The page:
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Sigrid Kratz v. Daou

Florida Court of Appeals, Third District

December 26, 2019

Anne Charlotte Sigrid Kratz, Appellant,
Abdelmajid Daou, Appellee.

         Not final until disposition of timely filed motion for rehearing.

          An Appeal from the Circuit Court for Miami-Dade County, Lower Tribunal No. 16-20382 Daryl E. Trawick, Judge.

          Cooney Trybus Kwavnick Peets, PLC, and Warren B. Kwavnick (Fort Lauderdale), for appellant.

          Jesus O. Cervantes, for appellee.

          Before EMAS, C.J., and SALTER and LOBREE, JJ.

          PER CURIAM

         Anne Kratz ("Ms. Kratz"), the prevailing defendant after a jury trial in a motor vehicle negligence case brought against her by Abdelmajid Daou ("Mr. Daou"), appeals an order granting Mr. Daou's motion for a new trial and vacating the adverse final judgment. The complaint in the case alleged that Mr. Daou, a valet for arriving and departing vehicles at a Miami condominium, was injured by Ms. Kratz as she backed her car and struck Mr. Daou. At trial, the jury found that Ms. Kratz was not negligent and returned a verdict in her favor.

         Mr. Daou argued, and the trial court agreed, that a new trial was warranted "due to the admission of inadmissible hearsay statements at trial," and defense counsel's cross-examination of Mr. Daou by reading "statements from [Mr. Daou's] medical records solely for the purpose of impeaching [Mr. Daou]."[1] The medical records themselves were not admitted into evidence during the course of the trial.

         The trial court's order relied on reported opinions in Visconti v. Hollywood Rental Service, 580 So.2d 197 (Fla. 4th DCA 1991) and Saul v. John D. and Catherine T. MacArthur Foundation, 499 So.2d 917 (Fla. 4th DCA 1986), for the propositions that "hearsay statements contained in medical records are inadmissible unless the statements were made for the purpose of medical diagnosis or treatment, or if the medical records were properly admitted as business records," and "[s]tatements contained in medical records used solely for impeachment are not admissible." (Order, n.1 below).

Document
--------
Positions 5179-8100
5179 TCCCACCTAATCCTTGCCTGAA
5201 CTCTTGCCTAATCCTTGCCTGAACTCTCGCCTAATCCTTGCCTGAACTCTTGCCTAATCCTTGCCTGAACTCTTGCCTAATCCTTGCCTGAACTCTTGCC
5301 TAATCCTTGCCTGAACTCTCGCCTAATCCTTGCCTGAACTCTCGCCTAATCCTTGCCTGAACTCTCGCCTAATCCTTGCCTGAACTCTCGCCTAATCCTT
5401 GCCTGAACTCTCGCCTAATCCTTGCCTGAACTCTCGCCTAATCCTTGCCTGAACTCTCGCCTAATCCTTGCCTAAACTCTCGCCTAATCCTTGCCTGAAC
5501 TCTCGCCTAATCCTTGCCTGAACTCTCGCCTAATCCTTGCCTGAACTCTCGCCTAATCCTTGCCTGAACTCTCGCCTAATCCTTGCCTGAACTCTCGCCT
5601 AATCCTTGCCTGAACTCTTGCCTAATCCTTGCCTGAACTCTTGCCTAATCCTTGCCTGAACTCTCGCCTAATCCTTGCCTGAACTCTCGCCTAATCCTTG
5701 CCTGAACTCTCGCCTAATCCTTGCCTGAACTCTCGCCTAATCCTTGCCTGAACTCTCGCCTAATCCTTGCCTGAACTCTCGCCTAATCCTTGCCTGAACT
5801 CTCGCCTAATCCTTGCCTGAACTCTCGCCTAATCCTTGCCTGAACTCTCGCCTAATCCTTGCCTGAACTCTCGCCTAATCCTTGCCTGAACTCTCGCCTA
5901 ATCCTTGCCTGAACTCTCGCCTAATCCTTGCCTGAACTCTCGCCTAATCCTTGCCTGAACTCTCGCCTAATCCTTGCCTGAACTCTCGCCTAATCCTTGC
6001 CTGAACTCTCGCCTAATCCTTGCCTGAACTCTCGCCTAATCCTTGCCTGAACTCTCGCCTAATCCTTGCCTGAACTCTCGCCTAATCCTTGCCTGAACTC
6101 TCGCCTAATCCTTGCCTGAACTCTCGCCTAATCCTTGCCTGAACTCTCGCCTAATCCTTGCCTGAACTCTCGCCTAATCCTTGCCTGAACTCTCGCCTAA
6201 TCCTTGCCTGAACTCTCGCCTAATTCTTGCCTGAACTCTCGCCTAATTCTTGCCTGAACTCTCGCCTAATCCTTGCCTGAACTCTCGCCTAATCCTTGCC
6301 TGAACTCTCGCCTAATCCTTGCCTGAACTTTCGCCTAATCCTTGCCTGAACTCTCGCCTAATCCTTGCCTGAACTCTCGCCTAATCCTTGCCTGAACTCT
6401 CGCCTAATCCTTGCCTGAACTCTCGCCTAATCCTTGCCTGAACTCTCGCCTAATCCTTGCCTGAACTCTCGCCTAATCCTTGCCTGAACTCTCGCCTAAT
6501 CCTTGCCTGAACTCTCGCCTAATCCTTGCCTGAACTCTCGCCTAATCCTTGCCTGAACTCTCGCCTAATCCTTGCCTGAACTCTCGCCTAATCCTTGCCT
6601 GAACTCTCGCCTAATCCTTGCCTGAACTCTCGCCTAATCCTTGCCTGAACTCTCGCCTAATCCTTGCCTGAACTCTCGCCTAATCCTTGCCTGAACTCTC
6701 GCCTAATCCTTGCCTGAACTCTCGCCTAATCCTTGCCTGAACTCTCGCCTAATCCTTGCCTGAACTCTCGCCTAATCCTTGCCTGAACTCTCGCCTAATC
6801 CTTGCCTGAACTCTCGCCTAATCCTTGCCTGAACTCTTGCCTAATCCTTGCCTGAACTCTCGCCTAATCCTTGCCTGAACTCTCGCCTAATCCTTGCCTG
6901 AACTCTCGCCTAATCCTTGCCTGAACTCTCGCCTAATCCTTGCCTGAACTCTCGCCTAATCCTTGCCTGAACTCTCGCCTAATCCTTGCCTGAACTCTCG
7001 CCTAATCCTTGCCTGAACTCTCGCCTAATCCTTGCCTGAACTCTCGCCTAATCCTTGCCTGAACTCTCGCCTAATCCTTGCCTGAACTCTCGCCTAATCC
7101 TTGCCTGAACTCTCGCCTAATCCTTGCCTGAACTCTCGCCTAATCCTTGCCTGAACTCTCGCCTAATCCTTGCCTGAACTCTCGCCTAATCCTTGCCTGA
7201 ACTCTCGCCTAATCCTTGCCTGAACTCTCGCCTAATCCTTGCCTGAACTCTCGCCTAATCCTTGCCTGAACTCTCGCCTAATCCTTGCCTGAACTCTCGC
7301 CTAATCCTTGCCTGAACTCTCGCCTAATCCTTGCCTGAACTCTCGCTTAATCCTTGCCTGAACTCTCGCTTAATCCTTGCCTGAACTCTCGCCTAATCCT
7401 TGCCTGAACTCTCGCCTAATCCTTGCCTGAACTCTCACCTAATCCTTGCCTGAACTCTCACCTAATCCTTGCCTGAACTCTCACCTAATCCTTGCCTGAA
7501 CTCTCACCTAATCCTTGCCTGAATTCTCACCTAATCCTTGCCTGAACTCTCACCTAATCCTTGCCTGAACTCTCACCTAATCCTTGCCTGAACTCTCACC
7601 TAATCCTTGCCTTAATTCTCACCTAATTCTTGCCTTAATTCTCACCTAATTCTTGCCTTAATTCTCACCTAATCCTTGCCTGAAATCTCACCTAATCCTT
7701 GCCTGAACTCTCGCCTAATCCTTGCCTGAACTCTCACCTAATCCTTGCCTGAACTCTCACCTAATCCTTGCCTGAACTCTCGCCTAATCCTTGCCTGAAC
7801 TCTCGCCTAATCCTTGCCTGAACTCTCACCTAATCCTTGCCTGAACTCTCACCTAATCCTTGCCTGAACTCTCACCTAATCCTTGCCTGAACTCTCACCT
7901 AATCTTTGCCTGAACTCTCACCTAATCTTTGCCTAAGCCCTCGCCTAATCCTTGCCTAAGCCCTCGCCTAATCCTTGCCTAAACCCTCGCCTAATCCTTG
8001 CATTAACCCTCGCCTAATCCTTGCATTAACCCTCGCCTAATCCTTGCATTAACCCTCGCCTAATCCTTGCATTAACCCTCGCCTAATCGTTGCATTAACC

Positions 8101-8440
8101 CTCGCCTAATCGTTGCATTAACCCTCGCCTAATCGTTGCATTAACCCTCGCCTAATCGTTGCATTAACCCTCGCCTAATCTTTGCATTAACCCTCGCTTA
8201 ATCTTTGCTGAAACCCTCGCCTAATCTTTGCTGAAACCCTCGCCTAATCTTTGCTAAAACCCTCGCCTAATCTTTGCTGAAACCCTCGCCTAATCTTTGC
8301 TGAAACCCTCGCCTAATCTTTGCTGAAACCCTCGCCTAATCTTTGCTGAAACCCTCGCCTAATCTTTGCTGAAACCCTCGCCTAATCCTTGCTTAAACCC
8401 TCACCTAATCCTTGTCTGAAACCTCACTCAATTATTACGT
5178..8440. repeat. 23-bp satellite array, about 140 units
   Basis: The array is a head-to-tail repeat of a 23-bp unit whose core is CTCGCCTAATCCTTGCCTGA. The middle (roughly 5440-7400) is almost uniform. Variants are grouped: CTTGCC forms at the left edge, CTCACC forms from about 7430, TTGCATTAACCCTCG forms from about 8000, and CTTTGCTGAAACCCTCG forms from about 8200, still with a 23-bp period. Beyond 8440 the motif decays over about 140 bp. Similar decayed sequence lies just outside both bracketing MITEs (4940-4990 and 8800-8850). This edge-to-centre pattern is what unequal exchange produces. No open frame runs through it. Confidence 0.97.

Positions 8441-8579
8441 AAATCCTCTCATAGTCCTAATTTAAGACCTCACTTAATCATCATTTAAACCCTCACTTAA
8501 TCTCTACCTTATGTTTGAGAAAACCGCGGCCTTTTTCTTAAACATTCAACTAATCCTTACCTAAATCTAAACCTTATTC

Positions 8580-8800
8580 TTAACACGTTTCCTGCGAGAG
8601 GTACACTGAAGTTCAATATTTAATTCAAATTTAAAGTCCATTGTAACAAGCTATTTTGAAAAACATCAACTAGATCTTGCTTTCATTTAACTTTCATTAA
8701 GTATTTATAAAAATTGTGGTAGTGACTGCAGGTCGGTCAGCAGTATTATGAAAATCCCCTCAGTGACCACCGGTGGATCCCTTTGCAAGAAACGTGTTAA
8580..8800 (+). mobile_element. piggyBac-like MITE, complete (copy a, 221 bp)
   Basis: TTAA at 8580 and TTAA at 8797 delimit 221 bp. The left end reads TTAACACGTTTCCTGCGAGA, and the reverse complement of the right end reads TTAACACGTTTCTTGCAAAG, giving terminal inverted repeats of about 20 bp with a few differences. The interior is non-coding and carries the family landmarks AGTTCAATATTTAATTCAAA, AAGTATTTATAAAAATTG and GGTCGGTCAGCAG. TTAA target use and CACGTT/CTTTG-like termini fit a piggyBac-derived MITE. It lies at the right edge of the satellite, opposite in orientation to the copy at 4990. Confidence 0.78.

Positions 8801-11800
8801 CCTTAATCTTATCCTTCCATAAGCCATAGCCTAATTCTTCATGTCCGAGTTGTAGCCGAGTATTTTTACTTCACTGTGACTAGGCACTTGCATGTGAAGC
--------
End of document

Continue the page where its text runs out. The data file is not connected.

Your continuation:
We are constrained to reverse the order granting a new trial and reinstate the final judgment. Although a motion in limine was filed before trial by Mr. Daou to exclude as inadmissible hearsay at trial "all patient statements, narratives, and oral histories" regarding the accident, there was no definitive written or transcribed ruling granting the motion. After colloquy and argument of counsel regarding the pretrial motion, the trial court denied the motion for the time being, directing counsel to provide "the precise statements that we're referring to before you offer them in."

         At trial, Ms. Kratz's counsel vigorously cross-examined Mr. Daou about statements he made regarding his alleged injuries (1) in the emergency room where he was taken after the incident, (2) to medical staff he consulted later regarding treatment and worker's compensation, and (3) in his sworn answers to interrogatories. These questions and answers were completed, with some seven pages of trial transcript thereafter, before Mr. Daou's trial counsel made an objection, "this is motion limine [sic], improper impeachment."

         After further colloquy by counsel for the parties and consideration of case law, the trial court overruled the objection, concluding that the questions were not directed to causation of the accident but instead "to impeach and to determine the credibility of the witness." Concerned regarding the way the questioning was being conducted, however, the trial court instructed Ms. Kratz's counsel "to preface your questioning by making it clear that you're referring to medical records," and that "these aren't necessarily sworn statements." Thereafter, an independent medical examiner, Dr. Sher, testified regarding his examination of Mr. Daou, and defense counsel questioned him regarding Mr. Daou's initial statements regarding the accident and his alleged injuries.

         When the trial resumed the following day, Mr. Daou's counsel moved for a mistrial based on opposing counsel's cross-examination and apparent references to the medical records and statements attributed to Mr. Daou. The trial court observed that the objections were raised belatedly but heard argument on the motion before denying it. The court noted that the questions at issue "were permitted pursuant to our discussions both pre-trial and at sidebar." Mr. Daou's counsel did not seek to preclude Ms. Kratz's counsel from referring further (during closing argument) to the cross-examinations at issue, and her counsel did make such references during his closing, with no objection interposed.

         Following the defense verdict, Mr. Daou filed a timely motion for new trial which was ...

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